The three singles and songs from the 1962 sessions were included on Marvin Gaye's second album, That Stubborn Kinda Fellow. Starting in October of the year, Marvin Gaye performed as part of the Motortown Revue, a series of concert tours headlined at the north and south eastern coasts of the United States as part of the chitlin' circuit. A filmed performance of Marvin Gaye at the Apollo Theater took place in June 1963. Later that October, Tamla issued the live album, 'Marvin Gaye Recorded Live on Stage'. "Can I Get a Witness" became one of Marvin Gaye's early international hits.
In 1964, Marvin Gaye recorded a successful duet album with singer Mary Wells titled Together, which reached No. 42 on the pop album chart. The album's two-sided single, including "Once Upon a Time" and 'What's the Matter With You Baby", each reach the top 20. Marvin Gaye's next solo hit, "How Sweet It Is (To Be Loved By You)", which Holland-Dozier-Holland wrote for him, reached No. 6 on the Hot 100 and reached the top 50 in the UK. Marvin Gaye started getting television exposure around this time, on shows such as American Bandstand. Also in 1964, he appeared in the concert film, The T.A.M.I. Show. Marvin Gaye had two number-one R&B singles in 1965 with the Miracles–composed "I'll Be Doggone" and "Ain't That Peculiar". Both songs became million-sellers. After this, Marvin Gaye returned to jazz-derived ballads for a tribute album to the recently-deceased Nat "King" Cole.
After scoring a hit duet, "It Takes Two" with Kim Weston, Marvin Gaye began working with Tammi Terrell on a series of duets, mostly composed by Ashford & Simpson, including "Ain't No Mountain High Enough", "Your Precious Love", "Ain't Nothing Like the Real Thing" and "You're All I Need to Get By".
"I Heard It through the Grapevine" was recorded by Marvin Gaye in April 1967, several months before Gladys Knight and the Pips recorded it. The song features a Wurlitzer piano, percussion, and horns. Marvin Gaye's recording of it paved the way for what later became "psychedelic soul".
In October 1967, Terrell collapsed in Marvin Gaye's arms during a performance in Farmville, Virginia. Terrell was subsequently rushed to Farmville's Southside Community Hospital, where doctors discovered she had a malignant tumor in her brain. The diagnosis ended Terrell's career as a live performer. Marvin Gaye was reportedly devastated by Terrell's sickness and became disillusioned with the record business.
In late 1968, Marvin Gaye's recording of I Heard It Through the Grapevine became his first to reach Number one on the Billboard Hot 100. It also reached the top of the charts in other countries, selling over four million copies. However, Marvin Gaye felt the success was something he "didn't deserve" and that he "felt like a puppet – Berry's puppet, Anna's puppet. Marvin Gaye followed it up with "Too Busy Thinking About My Baby" and "That's the Way Love Is", which reached the top ten on the Billboard Hot 100 in 1969. That year, his album M.P.G. became his first Number 1 R&B album. Marvin Gaye produced and co-wrote two hits for The Originals during this period, including "Baby I'm For Real" and "The Bells".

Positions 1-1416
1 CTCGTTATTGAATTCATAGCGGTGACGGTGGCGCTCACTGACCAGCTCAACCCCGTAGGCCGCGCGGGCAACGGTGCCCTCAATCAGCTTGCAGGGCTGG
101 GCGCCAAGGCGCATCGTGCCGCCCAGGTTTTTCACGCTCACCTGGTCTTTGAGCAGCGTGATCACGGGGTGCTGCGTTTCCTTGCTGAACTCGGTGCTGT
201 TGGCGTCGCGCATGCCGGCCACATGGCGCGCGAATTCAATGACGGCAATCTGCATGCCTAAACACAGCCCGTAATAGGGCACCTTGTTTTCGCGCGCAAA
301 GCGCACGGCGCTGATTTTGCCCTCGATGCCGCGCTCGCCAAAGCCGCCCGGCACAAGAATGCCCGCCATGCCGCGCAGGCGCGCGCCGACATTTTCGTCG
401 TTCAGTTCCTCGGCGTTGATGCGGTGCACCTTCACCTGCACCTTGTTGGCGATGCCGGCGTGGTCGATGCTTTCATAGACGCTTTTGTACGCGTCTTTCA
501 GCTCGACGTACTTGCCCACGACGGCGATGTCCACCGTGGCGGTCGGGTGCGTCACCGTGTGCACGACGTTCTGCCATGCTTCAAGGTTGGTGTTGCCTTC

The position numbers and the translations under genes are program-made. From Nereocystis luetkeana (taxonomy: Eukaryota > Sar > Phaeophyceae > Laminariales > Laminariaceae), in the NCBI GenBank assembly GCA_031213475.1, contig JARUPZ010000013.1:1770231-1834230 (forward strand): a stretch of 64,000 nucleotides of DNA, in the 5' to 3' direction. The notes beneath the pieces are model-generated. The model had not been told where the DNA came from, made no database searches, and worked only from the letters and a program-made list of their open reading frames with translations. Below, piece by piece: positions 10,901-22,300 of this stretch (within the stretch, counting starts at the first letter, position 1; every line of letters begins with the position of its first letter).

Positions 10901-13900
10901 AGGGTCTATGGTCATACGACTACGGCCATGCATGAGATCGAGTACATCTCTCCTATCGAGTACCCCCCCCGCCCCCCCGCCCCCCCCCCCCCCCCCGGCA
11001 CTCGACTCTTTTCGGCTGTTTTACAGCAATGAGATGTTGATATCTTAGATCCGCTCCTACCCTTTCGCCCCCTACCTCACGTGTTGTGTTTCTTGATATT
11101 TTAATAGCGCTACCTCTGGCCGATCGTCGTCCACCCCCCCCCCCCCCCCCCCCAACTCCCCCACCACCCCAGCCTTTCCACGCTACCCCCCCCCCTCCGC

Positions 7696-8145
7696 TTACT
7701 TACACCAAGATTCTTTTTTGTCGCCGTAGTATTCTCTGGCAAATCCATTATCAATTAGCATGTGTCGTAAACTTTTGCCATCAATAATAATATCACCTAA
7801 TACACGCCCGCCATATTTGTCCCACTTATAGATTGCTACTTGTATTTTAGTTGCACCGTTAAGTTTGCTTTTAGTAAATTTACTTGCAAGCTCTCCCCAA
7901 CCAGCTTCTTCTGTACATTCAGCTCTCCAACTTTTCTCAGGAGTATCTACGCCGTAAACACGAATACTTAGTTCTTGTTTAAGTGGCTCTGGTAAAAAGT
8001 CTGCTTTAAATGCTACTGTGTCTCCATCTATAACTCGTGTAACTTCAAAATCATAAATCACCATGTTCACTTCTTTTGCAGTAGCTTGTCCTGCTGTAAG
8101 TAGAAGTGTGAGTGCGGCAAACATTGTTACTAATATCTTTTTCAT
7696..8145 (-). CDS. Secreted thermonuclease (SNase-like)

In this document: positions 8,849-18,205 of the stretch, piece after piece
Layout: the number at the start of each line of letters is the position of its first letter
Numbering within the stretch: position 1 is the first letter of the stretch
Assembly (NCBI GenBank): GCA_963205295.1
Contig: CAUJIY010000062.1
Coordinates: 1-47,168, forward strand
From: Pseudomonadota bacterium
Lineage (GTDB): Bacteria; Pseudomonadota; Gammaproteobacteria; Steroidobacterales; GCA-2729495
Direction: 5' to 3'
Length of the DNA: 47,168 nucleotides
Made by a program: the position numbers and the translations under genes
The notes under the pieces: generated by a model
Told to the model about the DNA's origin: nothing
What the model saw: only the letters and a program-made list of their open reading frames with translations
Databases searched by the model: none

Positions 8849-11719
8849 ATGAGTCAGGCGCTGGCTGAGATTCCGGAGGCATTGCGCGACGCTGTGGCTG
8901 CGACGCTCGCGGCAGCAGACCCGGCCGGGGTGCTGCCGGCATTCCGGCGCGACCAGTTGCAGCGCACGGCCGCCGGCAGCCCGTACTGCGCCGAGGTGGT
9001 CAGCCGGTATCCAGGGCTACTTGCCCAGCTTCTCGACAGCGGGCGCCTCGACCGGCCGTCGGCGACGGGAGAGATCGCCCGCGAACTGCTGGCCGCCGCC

Tammi Terrell died from brain cancer on March 16th 1970. Marvin Gaye attended her funeral and after a period of depression, he sought out a position on a professional football team, the Detroit Lions.
On June 1, 1970, Marvin Gaye returned to Hitsville U.S.A., where he recorded his new composition "What's Going On", inspired by an idea from Renaldo "Obie" Benson of the Four Tops after he witnessed an act of police brutality at an anti-war rally in Berkeley. Upon hearing the song, Berry Gordy refused its release due to his feelings of the song being "too political" for radio. Marvin Gaye responded by going on strike from recording until the label released the song. Released in 1971, it reached No. 1 on the R&B charts within a month, staying there for five weeks. It also reached the top spot on Cashbox's pop chart for a week and reached No. 2 on the Hot 100 and the Record World chart, selling over two million copies.
After giving an ultimatum to record a full album to win creative control from Motown, Marvin Gaye spent ten days recording the 'What's Going On' album that March. Motown issued the album that May after Marvin Gaye remixed portions of the album in Hollywood. The album became Marvin Gaye's first million-selling album launching two more top ten singles, "Mercy Mercy Me (The Ecology)" and "Inner City Blues". One of Motown's first autonomous works, its theme and segue flow brought the concept album format to rhythm and blues. An AllMusic writer later cited it as "...the most important and passionate record to come out of soul music, delivered by one of its finest voices." For the album, Marvin Gaye received two Grammy Award nominations and several NAACP Image Awards. The album also topped Rolling Stone's year-end list as its album of the year. Billboard magazine named Marvin Gaye Trendsetter of the Year following the album's success.
In 1971, Marvin Gaye signed a new deal with Motown worth $1 million, making it the most lucrative deal by a black recording artist at the time. Marvin Gaye first responded to the new contract with the soundtrack and subsequent score, Trouble Man, released in late 1972. Around this period, he, Anna and Marvin III finally left Detroit and moved to Los Angeles permanently.
"Let's Get It On" was written by Marvin Gaye and producer Ed Townsend, originally as a gospel song, and later as a protest song before eventually turning into a funk-oriented love anthem. It became Marvin Gaye's second number-one hit in 1973.
In 1973, Marvin Gaye released the 'Let's Get It On album'. Its title track became Marvin Gaye's second No. 1 single on the Hot 100. The album subsequently stayed on the charts for two years and sold over three million copies. The album was later hailed as "a record unparalleled in its sheer sensuality and carnal energy." Other singles from the album included "Come Get to This", which recalled Marvin Gaye's early Motown soul sound of the previous decade, while the suggestive "You Sure Love to Ball" reached modest success but received tepid promotion due to the song's sexually explicit content.